January 7, 2019

Monday Geology Picture: Kangaroo Point Cliffs, Brisbane, Australia

Posted by Evelyn Mervine

A view of Kangaroo Point Cliffs, taken from across the river, December 2018.

Happy New Year! I’m going to try to keep up with my “Monday Geology Picture” posts in 2019. I did okay with these in 2018, although I missed some weeks here and there when I was very busy with work or family life.

To start off a new year of pictures, here is a picture that I took during a recent visit to Brisbane, Australia. This picture shows a place known as Kangaroo Point Cliffs. These cliffs are not completely natural but were rather formed by a combination of river erosion and quarrying for stone that was used to make several buildings throughout the city. The geology of the cliffs is quite interesting — the cliffs are comprised of Brisbane tuff, a welded ignimbrite that is Triassic in age. I’ll blog more about these fascinating rocks in future.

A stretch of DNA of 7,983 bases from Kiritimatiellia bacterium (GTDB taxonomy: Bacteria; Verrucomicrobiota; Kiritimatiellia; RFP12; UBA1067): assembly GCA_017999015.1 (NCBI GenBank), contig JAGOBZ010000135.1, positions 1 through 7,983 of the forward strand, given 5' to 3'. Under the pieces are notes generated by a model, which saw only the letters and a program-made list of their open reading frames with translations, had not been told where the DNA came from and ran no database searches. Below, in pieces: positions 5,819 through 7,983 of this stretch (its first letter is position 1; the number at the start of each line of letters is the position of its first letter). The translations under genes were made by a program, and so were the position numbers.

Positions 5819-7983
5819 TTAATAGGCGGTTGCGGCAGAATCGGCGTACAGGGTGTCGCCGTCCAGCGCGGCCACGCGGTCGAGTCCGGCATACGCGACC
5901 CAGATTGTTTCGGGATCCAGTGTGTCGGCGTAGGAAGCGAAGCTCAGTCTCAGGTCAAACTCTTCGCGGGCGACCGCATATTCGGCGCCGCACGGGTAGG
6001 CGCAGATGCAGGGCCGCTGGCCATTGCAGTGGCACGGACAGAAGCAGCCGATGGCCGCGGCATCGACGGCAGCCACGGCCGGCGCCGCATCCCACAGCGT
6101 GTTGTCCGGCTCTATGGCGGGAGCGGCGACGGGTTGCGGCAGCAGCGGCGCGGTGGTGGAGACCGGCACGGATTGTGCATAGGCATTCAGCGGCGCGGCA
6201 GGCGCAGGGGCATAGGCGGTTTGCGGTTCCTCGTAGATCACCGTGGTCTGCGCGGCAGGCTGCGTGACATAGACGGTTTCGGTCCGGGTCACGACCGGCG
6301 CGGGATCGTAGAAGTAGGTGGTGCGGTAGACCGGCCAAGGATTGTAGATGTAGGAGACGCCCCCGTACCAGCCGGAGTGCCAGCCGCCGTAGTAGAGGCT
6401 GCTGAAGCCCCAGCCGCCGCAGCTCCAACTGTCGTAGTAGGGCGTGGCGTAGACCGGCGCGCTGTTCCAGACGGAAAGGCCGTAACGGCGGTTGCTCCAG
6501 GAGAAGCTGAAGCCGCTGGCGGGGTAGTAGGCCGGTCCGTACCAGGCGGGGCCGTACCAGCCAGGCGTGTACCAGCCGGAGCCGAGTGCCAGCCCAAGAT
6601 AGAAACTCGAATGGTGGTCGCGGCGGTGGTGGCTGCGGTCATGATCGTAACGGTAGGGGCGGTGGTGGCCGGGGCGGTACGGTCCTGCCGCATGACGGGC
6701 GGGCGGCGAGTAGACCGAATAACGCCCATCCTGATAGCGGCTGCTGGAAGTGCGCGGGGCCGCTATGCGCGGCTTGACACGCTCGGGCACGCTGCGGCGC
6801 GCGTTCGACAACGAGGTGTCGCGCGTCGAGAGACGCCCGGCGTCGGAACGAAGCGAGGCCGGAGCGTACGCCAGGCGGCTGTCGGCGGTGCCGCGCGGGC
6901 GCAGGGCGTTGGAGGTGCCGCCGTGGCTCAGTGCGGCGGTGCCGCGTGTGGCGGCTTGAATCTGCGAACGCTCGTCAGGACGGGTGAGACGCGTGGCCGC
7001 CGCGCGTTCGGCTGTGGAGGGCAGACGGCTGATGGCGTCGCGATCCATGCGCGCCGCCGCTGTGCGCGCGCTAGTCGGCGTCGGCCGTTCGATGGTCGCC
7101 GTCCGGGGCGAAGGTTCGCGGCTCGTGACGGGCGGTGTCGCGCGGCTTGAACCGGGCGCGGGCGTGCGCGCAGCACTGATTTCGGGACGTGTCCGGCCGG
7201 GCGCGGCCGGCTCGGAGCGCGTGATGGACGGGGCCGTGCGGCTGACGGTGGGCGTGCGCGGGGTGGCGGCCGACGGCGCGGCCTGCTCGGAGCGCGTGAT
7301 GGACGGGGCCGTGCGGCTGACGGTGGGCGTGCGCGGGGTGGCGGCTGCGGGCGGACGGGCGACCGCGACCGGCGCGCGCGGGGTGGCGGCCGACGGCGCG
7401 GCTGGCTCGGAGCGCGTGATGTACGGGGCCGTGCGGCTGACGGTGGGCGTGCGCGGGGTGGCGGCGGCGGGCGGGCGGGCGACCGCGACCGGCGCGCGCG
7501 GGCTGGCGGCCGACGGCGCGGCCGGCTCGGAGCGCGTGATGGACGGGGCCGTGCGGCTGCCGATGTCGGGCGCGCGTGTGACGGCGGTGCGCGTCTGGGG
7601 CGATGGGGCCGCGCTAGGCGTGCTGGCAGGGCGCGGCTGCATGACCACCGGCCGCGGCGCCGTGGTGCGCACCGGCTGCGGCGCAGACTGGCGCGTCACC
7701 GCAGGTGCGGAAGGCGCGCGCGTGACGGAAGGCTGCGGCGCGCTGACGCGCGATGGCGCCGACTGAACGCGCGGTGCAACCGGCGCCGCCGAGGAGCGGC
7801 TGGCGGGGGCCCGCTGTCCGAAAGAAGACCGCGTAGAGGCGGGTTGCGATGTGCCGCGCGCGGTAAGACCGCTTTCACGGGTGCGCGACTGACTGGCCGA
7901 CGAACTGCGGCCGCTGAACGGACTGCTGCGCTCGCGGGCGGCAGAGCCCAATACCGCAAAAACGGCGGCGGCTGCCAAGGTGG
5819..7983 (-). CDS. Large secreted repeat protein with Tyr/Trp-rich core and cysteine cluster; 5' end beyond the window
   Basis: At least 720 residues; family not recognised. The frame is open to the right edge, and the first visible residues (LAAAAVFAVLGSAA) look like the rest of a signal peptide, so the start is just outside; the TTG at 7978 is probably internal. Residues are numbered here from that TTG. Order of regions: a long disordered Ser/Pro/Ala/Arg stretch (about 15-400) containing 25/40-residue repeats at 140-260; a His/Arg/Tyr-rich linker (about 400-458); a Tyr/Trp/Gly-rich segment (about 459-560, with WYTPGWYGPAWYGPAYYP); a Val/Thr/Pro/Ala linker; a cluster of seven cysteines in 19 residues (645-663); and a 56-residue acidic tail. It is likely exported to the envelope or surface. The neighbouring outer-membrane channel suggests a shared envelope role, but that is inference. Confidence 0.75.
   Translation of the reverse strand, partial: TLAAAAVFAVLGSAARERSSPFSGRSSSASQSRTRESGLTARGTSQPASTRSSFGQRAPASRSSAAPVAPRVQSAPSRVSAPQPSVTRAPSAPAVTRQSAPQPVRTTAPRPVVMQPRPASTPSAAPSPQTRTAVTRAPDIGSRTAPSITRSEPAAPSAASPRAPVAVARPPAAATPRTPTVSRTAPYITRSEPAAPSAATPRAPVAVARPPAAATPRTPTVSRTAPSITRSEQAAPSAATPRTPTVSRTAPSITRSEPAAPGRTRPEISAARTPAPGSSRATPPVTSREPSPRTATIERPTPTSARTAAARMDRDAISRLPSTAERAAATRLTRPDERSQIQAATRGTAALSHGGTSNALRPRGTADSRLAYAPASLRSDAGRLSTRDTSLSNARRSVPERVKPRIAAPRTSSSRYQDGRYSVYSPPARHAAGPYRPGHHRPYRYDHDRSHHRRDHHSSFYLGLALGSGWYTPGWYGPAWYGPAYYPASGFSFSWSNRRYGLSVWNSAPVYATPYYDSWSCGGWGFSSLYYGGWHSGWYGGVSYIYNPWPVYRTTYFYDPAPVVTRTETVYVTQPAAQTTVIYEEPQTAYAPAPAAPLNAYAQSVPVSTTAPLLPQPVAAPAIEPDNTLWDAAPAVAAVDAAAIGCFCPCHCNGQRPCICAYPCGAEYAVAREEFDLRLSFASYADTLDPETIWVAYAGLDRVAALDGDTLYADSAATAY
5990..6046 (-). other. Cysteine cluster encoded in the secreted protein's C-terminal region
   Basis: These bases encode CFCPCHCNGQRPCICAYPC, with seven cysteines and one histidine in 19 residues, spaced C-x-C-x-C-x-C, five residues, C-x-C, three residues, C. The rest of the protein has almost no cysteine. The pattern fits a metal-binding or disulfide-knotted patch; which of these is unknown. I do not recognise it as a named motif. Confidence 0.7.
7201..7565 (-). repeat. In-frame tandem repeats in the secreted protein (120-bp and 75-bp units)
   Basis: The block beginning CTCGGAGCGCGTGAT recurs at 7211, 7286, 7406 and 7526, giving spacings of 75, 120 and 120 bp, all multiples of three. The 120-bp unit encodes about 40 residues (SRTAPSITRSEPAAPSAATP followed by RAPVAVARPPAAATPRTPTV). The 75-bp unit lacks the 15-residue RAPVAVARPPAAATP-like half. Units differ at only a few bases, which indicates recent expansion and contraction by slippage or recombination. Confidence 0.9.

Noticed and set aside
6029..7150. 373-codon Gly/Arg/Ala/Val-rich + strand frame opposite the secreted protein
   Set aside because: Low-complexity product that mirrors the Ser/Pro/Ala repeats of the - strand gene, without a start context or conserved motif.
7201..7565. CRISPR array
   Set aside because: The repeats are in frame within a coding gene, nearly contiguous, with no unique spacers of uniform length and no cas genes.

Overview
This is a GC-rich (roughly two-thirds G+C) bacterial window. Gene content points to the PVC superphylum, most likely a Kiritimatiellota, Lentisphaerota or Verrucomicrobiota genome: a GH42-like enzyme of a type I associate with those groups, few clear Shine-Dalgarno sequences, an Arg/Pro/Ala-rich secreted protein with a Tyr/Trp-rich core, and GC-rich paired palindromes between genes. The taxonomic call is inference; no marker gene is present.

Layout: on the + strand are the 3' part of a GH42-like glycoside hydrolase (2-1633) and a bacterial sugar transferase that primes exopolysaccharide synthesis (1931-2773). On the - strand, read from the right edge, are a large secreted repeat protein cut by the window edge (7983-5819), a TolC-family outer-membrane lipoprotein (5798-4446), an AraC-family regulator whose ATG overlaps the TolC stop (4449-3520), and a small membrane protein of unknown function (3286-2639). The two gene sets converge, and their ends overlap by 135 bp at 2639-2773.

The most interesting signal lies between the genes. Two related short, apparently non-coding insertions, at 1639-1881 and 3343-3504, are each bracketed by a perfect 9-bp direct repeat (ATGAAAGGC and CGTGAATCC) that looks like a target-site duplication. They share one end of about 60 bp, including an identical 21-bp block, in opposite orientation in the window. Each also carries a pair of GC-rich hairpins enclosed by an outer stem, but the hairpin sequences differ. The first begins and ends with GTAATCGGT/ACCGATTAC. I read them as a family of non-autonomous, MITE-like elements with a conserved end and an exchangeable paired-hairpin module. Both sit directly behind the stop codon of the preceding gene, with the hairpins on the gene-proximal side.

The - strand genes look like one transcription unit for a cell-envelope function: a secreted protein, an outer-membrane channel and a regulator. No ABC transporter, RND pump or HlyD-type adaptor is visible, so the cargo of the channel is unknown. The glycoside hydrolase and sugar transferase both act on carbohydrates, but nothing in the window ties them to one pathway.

Here’s a little more information from a sign located across the river from the cliffs:

Sign with some information on the Kangaroo Point Cliffs. Click to enlarge.

The first paragraph says:

The rocks in the Kangaroo Point Cliffs are the debris of an ash flow from an exploding volcano 220 million years ago. The cliffs have been slowly carved by the river and from the 1820s stone was quarried from the cliffs to build the new Brisbane Town.